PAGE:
Center Stage with Pat Launer on KSDS JAZZ88
August 24, 2012
The blind poet. The Griot . The Minstrel. The Bard. In an oral tradition, they passed down the myths, legends and history that shaped a country and a culture.
Whether or not there was actually a Homer, and scholars are still debating the question, there was a series of someones who told the epic tale of The Iliad, the vibrant, violent saga of the Trojan War. One of these storytellers is among us now, both reluctant and compelled to tell us about the victors and victims, gods and goddesses, women and warriors of that antiquated conflagration of 1200 B.C.
Except that in “An Iliad,” at the La Jolla Playhouse, in a chilling co-production with Berkeley Repertory Theatre, it isn’t just about Greeks and Trojans. This is a story of war itself – exhilarating, excruciating and inevitable.
In 100 intense, lyrical, musical, gut-wrenching minutes, we hear a lot of detail about that war and its key players, from Helen and her “face that launched a thousand ships.” to the heroic and horrific Hector and Achilles. But we also hear, in one stunningly uninterrupted list, the whole history of war, every major conflict fought worldwide, from ancient Greece to modern Syria. It’s a heart-stopping moment.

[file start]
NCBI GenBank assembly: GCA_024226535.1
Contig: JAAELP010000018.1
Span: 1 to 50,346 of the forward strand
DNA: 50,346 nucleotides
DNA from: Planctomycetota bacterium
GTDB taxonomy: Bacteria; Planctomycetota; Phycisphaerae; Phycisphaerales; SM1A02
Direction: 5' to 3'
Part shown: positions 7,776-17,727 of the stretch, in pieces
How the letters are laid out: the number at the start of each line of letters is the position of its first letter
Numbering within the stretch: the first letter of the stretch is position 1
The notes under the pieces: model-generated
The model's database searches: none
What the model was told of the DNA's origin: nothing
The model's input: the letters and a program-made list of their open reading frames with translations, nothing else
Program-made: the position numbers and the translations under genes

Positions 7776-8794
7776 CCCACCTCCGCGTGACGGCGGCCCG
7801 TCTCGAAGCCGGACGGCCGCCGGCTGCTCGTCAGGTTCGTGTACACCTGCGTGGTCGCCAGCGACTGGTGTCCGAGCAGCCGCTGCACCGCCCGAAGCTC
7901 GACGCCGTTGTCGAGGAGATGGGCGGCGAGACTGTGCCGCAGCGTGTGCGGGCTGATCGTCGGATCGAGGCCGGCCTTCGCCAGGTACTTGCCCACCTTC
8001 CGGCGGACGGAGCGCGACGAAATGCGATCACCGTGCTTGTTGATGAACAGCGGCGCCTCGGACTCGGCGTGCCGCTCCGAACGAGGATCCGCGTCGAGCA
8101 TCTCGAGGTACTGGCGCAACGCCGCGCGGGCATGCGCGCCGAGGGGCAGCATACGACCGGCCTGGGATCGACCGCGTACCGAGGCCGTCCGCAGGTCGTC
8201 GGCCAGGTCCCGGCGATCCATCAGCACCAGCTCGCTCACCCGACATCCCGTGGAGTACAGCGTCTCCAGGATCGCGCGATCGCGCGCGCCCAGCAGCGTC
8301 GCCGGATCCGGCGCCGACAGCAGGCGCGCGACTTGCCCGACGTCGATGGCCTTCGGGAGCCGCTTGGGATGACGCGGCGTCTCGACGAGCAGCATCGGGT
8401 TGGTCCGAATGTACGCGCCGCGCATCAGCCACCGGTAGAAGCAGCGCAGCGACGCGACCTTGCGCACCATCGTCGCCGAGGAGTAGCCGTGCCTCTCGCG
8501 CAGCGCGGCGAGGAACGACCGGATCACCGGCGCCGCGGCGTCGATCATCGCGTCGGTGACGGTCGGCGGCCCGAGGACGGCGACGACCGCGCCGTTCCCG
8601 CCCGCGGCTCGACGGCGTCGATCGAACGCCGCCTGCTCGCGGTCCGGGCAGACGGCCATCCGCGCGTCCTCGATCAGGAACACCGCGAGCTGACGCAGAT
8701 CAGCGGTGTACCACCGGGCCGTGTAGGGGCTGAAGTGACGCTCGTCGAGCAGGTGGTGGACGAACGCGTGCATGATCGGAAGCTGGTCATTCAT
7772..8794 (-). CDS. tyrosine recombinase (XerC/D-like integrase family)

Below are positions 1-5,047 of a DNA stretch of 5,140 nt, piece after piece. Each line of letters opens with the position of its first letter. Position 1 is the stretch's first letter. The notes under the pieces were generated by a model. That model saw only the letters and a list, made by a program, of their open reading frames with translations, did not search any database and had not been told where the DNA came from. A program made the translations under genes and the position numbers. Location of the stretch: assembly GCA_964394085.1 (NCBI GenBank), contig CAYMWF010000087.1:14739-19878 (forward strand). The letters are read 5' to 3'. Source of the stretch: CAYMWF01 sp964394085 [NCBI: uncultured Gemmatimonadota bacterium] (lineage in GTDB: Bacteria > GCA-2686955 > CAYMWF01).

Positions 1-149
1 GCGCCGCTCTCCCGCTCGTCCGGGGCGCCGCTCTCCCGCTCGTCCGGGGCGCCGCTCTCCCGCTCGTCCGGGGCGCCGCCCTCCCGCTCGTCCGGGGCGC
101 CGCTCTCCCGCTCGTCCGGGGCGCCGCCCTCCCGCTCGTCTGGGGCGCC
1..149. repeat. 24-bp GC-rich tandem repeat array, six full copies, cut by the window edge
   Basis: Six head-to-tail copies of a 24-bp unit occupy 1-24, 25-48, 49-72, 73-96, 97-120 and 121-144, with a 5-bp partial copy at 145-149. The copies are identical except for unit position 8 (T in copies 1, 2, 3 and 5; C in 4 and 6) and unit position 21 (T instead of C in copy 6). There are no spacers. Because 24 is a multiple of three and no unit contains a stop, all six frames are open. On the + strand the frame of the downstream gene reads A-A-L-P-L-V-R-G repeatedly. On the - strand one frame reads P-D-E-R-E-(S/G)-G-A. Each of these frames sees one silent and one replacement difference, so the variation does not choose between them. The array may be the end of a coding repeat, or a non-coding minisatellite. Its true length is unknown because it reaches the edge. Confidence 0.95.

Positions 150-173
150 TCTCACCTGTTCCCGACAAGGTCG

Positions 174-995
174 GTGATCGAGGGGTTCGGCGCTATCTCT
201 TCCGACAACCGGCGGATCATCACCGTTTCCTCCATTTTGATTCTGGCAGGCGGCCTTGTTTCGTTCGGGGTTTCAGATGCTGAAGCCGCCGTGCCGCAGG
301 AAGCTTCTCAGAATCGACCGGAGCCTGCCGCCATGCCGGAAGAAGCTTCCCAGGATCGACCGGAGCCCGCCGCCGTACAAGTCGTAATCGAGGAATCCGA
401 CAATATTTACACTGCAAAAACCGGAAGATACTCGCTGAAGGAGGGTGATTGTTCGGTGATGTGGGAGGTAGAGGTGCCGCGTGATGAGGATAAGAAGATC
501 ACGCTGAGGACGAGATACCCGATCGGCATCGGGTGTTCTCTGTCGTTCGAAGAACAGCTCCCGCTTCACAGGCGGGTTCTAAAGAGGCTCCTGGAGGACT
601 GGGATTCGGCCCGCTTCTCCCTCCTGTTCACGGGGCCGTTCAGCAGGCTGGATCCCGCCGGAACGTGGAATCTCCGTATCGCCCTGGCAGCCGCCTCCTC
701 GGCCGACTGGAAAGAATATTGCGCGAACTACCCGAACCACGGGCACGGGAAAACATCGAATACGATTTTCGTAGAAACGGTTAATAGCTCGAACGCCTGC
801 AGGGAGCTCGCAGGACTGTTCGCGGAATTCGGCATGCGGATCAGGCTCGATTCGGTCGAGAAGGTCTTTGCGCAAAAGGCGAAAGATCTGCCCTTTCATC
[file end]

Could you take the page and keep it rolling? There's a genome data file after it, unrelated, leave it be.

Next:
The magnificent re-imagining of the Homeric classic, working from the much- heralded translation by Robert Fagles , was adapted by actor Denis O’Hare and director Lisa Peterson.
Now Peterson directs veteran Shakespearean actor Henry Woronicz and his melodious muse, acclaimed double bassist Brian Ellingsen , who’s been with the show from the beginning. Together, on a nearly naked stage, they bare their artistic souls.
Spouting and spewing, cringing and incredulous, Woronicz relates the events of several weeks in a decade-long conflict, sometimes poetically, sometimes in modern vernacular, occasionally in the original Greek.
And Ellingsen punctuates his words, creating a whole civilization with his bass, propulsive and percussive, mournful and melancholic, a timeless soundscape from the primal to the personal; huge, crashing battle scenes, a fading heartbeat, the keening of widowed women.
It’s a glorious duet, set in a wide open space that evokes the monumental and metallic as well as the familiar and intimate, a cavernous theater backstage, with a battalion of lighting instruments lined up like soldiers. The illumination throughout is as stark and epic as the story.
At the outset, the shabbily dressed Poet puts down his suitcase and laments the task before him. He’s been telling this tale for millennia, war-weary as the world.
“Every time I sing this song,” he says, “I hope it’s the last time.”
“What drove them to fight with such fury ?, ” he asks. “The gods, pride, jealousy, Helen being more beautiful than somebody…. It’s always something, isn’t it?”
Anything that feeds our eternal addiction to violence, butchery and horror.
“An Iliad” runs through September 9, at the La Jolla Playhouse.
©2012 PAT LAUNER